By Martha Senger
The reconstructive social architecture I envision today has a revolutionary future–a nonhierarchical, nonlinear process structure that conceives and manifests a complex range of activities in spaces designed and programmed to provide access to the random. I call it “chaos architecture,” and it has provided a multidimensional blueprint to guide the three-dimensional design of the new Goodman2 building in San Francisco.
Successor to the historic Goodman Building on Geary Street, Goodman2 was designed by David Baker Associates and developed in a co-venture partnership between the nonprofit Artspace Development Corporation (ArtsDeco) and its market-rate partner McKenzie, Rose & Holiday with financial support from the Mayor’s Office of Housing and the San Francisco Redevelopment Agency.
The ArtsDeco/G2 project grew out of the Goodman Group artists collective that waged a historic but ill-fated ten-year struggle to save the old Victorian’s thick and supportive ecology from destruction. A battle that ended in eviction of the residents and conversion of the Goodman’s congregate live/work environment to a conventional apartment house with commercial stores replacing the community art center that had grown up in the landmark hotel’s five storefronts. G2 was designed to similarly support and empower its residents by centering them in the thick of things they need for their lives and work. Like Goodman1, G2 achieves complexity through a compact part/whole patterning that links a broad spectrum of private to public spaces. At the private end are 29 individual live/work studios, double height spaces with built-in sleeping lofts that range in size from 500 to l000 square feet, each with its own kitchen and bath. At the public end is a 2,500 square foot performance gallery that faces 18th Street, as well as a 2,000 square foot multimedia center for use both by G2’s residents and the outside community. At the building’s center is a two-storied circular space for community meetings, events, and exhibitions. A circular wide hall outside the second floor studios provides a balcony that overlooks this central atrium and extends it. This space is not only the locus of the self-dynamics of the building–its vortex shape also symbolizes the form of its recursive, democratic functioning.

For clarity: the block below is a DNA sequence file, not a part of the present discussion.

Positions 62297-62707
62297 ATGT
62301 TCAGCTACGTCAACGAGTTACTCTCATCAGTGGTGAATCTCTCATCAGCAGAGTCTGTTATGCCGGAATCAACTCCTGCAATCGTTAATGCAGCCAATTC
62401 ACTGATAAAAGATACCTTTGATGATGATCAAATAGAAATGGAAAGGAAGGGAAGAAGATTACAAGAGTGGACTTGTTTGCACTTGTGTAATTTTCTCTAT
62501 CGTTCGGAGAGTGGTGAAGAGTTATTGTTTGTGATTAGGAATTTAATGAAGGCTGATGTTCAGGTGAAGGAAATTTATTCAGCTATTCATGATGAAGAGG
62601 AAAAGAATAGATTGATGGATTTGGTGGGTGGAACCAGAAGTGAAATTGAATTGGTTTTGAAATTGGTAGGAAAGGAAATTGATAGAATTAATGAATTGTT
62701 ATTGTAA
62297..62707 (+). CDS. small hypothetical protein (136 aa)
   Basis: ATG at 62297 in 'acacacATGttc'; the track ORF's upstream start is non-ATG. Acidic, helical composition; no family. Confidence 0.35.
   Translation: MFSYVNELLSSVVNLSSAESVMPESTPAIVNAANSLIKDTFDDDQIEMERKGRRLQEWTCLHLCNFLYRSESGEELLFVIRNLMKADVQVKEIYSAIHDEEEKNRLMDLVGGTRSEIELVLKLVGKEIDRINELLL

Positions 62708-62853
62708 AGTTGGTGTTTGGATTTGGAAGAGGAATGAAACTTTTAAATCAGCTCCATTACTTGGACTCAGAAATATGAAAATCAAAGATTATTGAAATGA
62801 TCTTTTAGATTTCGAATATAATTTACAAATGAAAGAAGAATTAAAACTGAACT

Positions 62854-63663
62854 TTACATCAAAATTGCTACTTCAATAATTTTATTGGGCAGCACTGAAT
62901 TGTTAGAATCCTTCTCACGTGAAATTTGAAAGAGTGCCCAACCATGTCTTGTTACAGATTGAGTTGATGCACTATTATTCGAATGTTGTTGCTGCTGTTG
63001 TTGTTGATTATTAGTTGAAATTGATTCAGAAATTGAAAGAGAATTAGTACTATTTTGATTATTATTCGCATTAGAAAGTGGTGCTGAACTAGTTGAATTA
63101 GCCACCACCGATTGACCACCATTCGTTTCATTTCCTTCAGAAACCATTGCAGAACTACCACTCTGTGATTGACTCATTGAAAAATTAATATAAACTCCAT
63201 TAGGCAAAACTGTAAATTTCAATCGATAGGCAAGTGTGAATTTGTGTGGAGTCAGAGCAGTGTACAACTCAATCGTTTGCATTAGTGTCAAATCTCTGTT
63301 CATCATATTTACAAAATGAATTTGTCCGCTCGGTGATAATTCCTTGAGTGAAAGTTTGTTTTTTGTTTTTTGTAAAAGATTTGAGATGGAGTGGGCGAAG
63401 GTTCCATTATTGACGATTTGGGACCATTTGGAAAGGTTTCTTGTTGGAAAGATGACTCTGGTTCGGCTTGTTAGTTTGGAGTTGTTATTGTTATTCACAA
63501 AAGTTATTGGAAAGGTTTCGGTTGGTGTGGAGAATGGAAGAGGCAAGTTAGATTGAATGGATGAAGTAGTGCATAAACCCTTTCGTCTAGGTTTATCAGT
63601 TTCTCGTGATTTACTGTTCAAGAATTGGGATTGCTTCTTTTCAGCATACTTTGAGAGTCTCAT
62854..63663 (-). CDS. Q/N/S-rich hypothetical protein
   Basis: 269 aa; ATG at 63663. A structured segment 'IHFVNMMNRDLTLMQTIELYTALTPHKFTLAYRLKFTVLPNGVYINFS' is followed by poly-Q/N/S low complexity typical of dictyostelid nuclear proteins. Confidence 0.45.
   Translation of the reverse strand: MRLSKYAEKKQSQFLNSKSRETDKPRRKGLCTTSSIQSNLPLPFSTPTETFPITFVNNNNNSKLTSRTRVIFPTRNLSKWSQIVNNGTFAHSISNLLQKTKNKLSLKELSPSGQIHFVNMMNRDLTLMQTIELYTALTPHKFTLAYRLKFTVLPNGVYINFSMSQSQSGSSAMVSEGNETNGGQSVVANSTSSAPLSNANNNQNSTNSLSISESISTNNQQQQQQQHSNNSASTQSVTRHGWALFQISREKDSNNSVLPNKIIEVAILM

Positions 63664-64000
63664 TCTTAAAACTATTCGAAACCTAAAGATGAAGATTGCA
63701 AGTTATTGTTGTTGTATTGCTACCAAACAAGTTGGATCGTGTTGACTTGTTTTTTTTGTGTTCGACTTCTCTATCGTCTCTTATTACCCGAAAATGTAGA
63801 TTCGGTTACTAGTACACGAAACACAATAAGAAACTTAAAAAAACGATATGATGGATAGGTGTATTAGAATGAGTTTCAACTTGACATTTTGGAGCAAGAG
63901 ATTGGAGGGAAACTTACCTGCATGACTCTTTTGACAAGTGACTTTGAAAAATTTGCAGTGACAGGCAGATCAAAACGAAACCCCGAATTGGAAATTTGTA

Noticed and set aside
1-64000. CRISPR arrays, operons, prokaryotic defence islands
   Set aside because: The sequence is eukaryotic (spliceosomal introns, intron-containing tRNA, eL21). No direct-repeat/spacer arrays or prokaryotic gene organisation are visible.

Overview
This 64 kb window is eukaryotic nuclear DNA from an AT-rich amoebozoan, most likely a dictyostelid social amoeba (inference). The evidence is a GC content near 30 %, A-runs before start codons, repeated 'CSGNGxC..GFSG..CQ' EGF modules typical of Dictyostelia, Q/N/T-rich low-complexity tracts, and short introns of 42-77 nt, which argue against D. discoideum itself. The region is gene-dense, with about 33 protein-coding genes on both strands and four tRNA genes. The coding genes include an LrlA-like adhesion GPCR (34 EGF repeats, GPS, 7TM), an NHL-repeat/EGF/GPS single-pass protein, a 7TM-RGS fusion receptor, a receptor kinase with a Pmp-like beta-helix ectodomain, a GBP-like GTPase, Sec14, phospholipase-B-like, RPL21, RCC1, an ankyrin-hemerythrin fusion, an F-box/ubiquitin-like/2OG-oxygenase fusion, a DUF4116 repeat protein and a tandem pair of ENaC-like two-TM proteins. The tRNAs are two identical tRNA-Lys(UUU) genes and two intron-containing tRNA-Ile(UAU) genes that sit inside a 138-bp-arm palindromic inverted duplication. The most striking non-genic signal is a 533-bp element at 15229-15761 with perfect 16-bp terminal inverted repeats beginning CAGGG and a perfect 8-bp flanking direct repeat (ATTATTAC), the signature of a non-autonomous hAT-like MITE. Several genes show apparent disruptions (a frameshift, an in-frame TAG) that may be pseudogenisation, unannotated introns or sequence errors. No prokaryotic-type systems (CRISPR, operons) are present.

The central aspect of the building’s form is that it be self-organizing; that is, the building’s organic life be generated by the in depth, ongoing production of the whole by those who reside there. In this deeply collaborative process that respects the necessary and unique contribution of each individual to the co-production of a growing whole, mutual respect and aid become the principles that not only permit the full realization and utilization of each person’s talents but also create the harmonious relations that make shared work a joyful social and evolutionary activity. As means coincide and grow out of deeper holistic ends, competitive “thing relations” that characterize top-down modes of production are actively transformed into cooperative, synergistic modes that are not only more efficient but more fully human. This was the philosophy of the Group, the dynamic and vision that permitted it to survive a decade of onslaught by the San Francisco bureaucracy, who met every Monday night for the entire period to jointly decide on all issues that effected them, from the building’s upkeep to its preservation and acquisition, all the while generating artwork and creating a community cultural center in the building’s storefronts. It has also sustained the last ten years of struggle by ArtsDeco to produce a built structure as organically complex as the Goodman Building–one that would not only serve as a habitat for low income artists but also serve the larger vision–to probe that long sought but still largely uncharted region of cooperative creativity. To that end, working with other Goodman artists and ArtsDeco board members, I developed a conceptual framework consistent with our vision and gave it to our architect to guide his design of Goodman2.
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